CNV Sensitivity98.5%
CNV Sensitivity, ≥ 2 exons100%
CNV Specificity100%
CNV Call Rate99.9%

Sensitivity was evaluated across 44 samples carrying 45 documented CNVs of varied size, ranging from single-exon CNVs to multi-genic CNVs. Samples were replicated across different runs, resulting in 108 total data points. Of the CNVs that were missed, all spanned only one exon, though the majority of single-exon events were in fact detected (19 of 27 single-exon events measured were accurately identified). Specificity calculations were based on 45 samples across 116 replicates. No unexpected CNVs were identified in this sample set. CNV Call Rate was determined based on 351 samples. In order to assign copy number, we require a quality score ​callQuality​ ≥ 20. Where callQuality < 20, the CNV Target is no-called, reducing the CNV Call Rate.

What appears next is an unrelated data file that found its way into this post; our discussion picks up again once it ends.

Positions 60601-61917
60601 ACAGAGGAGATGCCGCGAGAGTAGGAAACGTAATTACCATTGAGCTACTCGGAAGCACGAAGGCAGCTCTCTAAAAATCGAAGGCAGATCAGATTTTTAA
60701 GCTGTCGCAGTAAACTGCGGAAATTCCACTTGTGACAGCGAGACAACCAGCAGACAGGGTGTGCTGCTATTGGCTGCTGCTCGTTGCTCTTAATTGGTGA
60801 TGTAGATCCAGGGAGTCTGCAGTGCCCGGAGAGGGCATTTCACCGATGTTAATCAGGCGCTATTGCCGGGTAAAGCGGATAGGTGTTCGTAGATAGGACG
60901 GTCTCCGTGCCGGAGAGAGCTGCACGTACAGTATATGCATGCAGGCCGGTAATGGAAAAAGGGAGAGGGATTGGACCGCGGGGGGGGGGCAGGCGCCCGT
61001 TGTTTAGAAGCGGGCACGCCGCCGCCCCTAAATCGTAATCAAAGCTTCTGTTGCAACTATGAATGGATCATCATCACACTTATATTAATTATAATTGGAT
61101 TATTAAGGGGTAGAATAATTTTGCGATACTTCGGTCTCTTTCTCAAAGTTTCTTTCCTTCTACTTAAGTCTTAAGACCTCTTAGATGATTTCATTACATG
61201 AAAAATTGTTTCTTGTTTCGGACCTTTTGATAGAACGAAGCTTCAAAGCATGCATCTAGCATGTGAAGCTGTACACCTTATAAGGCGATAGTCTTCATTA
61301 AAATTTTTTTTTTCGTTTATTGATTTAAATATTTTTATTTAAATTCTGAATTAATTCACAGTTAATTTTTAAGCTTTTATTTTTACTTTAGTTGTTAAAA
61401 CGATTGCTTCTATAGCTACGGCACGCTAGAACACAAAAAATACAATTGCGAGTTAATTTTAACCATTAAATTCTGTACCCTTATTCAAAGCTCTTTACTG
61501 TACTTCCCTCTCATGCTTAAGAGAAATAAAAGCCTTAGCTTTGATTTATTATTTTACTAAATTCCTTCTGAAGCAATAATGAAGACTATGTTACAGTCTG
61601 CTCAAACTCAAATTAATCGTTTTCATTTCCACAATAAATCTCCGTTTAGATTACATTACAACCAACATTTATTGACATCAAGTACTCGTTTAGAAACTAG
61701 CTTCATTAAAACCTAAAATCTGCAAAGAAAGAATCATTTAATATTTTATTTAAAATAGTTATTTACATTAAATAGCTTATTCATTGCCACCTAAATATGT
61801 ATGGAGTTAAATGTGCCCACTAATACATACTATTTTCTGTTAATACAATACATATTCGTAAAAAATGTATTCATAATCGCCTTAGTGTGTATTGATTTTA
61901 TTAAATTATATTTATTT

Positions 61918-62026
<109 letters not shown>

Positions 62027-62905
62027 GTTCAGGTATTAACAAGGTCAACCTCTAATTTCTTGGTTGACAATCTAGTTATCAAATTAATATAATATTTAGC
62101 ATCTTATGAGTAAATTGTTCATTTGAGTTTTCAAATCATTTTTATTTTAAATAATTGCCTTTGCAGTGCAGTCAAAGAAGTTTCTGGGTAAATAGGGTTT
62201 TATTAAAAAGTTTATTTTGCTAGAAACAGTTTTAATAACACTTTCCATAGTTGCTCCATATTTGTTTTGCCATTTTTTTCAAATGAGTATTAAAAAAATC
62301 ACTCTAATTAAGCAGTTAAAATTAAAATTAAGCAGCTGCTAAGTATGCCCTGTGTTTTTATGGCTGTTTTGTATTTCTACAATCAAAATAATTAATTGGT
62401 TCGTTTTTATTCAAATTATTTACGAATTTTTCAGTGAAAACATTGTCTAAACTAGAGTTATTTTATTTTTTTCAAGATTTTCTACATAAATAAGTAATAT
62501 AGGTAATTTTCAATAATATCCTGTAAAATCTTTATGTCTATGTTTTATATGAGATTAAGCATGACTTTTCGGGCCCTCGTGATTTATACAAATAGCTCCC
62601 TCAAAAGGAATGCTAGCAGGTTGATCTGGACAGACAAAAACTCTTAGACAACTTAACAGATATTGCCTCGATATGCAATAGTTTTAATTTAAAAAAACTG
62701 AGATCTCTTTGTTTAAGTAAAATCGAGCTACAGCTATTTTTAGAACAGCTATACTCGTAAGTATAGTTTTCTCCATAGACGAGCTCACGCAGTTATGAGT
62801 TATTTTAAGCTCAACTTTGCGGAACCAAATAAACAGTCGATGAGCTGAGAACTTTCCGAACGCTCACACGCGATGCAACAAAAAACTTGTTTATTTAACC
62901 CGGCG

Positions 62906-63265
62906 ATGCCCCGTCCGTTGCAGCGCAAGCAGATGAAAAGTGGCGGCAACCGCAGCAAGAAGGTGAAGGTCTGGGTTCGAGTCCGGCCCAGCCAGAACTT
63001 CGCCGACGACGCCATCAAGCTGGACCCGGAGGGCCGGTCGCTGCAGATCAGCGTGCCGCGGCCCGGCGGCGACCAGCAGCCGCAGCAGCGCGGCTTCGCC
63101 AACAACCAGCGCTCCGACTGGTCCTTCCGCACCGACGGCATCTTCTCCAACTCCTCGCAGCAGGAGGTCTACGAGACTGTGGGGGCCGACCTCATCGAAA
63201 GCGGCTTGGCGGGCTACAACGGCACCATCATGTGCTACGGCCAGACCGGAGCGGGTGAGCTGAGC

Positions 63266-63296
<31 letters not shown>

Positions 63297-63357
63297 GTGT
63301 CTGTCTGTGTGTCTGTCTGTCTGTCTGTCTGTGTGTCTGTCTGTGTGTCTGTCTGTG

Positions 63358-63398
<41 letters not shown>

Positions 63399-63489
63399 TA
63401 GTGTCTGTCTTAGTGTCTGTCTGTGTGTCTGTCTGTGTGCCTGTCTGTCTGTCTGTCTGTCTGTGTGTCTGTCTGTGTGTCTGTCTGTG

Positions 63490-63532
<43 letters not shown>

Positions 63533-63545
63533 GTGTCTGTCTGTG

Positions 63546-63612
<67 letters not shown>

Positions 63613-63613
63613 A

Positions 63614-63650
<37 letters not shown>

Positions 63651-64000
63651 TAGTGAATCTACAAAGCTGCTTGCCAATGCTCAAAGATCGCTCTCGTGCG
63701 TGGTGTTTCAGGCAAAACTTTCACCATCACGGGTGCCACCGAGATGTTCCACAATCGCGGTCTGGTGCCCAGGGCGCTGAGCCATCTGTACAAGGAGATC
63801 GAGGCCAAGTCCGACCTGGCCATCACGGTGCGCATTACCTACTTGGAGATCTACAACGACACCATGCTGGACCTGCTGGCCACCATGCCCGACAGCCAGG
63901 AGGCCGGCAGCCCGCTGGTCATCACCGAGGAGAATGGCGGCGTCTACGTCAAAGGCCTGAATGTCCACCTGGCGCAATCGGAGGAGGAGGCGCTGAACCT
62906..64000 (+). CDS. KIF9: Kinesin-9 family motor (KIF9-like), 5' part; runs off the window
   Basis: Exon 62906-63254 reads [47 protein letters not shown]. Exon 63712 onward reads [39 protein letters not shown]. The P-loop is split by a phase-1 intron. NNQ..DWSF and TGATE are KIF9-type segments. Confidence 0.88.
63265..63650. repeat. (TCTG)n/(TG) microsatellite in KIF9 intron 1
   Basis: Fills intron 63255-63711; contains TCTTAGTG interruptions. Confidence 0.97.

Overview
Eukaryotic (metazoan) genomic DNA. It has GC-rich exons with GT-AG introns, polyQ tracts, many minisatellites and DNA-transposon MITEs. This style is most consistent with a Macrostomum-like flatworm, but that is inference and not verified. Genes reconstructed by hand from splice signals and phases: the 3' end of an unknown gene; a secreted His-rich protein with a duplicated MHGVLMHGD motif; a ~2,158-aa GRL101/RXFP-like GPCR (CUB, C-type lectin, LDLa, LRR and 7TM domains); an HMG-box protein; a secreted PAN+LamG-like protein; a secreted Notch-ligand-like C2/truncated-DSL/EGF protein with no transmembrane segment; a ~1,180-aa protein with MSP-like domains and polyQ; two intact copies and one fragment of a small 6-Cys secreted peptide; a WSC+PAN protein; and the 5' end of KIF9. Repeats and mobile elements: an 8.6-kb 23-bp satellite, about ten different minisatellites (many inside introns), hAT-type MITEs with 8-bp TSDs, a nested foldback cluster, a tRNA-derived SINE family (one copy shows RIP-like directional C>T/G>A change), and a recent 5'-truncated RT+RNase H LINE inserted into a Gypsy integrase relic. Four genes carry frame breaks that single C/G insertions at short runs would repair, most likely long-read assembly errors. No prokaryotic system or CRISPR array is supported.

To understand the frequency of CNVs identified across a relevant section of the exome, we counted the number of CNV Events identified across 59 medically actionable genes9​ ,​ across eleven CDC Tier 11​0​ genes, and across four Familial Hypercholesterolemia (FH) genes using 27,513 production samples that pass CNV QC on the Exome+ (Table 4). This frequency of CNVs found in the general population is consistent with what has been reported in the past 1​1.​

Table 4. Characteristics of CNV Events in clinically relevant genes. ​Description of the frequency of CNV events identified across 27,513 samples overlapping 59 medically-actionable genes, CDC Tier 1, or FH.

Medically Actionable (59 Genes)CDC Tier 1 (11 genes)FH (4 genes)
% of samples carrying a CNV0.90%0.12%0.03%